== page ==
Cited in the Advisory Committee's Note to Rule 703 of the proposed Federal Rules of Evidence for United States Courts and Magistrates (approved Nov. 20, 1972, and transmitted to Congress), 56 F.R.D. 183, 283


Two letters addressed to the Gulf Oil Corporation Executive Offices are suspiciously similar. Both were dated in December, 1970, after the suit was filed, both purportedly came from residents of Richland, Washington, and both refer to an article which had appeared in the Wall Street Journal nine months previously. The memorandum concerning a telephone inquiry received by plaintiff's vice president is even more tenuous than the letters, but it has been included with the letters for considering the value of this evidence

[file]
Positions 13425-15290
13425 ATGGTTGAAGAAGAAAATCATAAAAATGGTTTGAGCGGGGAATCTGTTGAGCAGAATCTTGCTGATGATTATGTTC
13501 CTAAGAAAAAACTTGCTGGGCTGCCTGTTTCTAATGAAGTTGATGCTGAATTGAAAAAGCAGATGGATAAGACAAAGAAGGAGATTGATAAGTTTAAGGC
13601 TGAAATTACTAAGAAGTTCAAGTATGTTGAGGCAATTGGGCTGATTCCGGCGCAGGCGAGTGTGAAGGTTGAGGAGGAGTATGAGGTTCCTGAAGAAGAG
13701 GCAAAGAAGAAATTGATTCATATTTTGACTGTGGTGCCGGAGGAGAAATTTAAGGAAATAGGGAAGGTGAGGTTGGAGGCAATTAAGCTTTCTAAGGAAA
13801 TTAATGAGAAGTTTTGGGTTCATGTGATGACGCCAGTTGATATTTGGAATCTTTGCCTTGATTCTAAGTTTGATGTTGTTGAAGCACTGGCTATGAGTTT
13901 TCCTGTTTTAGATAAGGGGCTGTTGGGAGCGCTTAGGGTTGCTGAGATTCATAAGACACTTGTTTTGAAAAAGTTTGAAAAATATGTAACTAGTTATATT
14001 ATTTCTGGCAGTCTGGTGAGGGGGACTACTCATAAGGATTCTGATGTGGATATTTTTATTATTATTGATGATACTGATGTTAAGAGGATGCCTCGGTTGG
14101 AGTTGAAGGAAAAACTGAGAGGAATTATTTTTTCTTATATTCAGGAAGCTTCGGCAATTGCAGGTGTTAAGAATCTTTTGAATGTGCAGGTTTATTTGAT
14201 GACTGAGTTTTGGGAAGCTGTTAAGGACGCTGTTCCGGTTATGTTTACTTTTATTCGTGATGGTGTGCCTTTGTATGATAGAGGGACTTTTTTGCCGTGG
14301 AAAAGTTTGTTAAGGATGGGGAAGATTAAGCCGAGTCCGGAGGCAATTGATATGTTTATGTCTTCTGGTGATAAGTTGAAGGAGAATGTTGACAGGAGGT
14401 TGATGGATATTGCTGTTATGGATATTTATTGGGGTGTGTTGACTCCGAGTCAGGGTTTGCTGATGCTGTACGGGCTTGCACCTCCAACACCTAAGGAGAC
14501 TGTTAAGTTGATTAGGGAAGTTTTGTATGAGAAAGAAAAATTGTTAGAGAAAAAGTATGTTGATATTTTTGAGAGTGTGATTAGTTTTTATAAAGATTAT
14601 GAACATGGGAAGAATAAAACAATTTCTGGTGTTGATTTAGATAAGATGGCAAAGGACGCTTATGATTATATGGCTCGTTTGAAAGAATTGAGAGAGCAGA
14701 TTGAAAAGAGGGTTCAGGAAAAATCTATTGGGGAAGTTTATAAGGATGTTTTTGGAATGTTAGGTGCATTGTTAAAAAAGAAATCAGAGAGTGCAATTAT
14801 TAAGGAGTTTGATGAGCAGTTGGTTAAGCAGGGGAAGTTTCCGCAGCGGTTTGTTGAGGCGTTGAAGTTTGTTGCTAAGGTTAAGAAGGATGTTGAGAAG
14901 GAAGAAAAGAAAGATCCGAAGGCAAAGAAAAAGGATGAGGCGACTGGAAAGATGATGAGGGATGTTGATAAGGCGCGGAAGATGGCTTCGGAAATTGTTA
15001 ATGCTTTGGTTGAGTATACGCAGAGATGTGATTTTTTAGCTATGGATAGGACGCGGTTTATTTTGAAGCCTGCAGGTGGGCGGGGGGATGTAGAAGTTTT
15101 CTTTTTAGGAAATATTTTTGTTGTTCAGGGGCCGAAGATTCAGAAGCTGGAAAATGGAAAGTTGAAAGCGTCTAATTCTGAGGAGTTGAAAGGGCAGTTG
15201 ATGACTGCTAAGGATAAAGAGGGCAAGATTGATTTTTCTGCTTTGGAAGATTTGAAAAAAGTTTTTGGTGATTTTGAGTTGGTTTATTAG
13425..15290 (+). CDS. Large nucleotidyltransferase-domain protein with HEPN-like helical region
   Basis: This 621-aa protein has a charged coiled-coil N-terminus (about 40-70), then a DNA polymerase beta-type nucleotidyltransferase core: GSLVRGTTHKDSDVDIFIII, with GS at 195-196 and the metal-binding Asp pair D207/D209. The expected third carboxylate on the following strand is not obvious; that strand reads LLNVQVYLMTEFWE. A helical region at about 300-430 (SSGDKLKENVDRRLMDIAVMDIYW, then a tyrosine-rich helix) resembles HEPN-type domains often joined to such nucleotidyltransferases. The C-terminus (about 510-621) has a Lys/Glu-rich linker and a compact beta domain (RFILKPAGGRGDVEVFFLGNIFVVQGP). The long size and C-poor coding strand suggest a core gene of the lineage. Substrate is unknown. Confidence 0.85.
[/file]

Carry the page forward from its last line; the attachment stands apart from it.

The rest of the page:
It is not necessary to show actual confusion in a trademark infringement suit; however, plaintiff was attempting to shift the burden of proof on the likelihood of confusion to the defendants. World Carpets, Inc. v. Dick Littrell's New World Carpets, 438 F.2d 482 (5 Cir. 1971)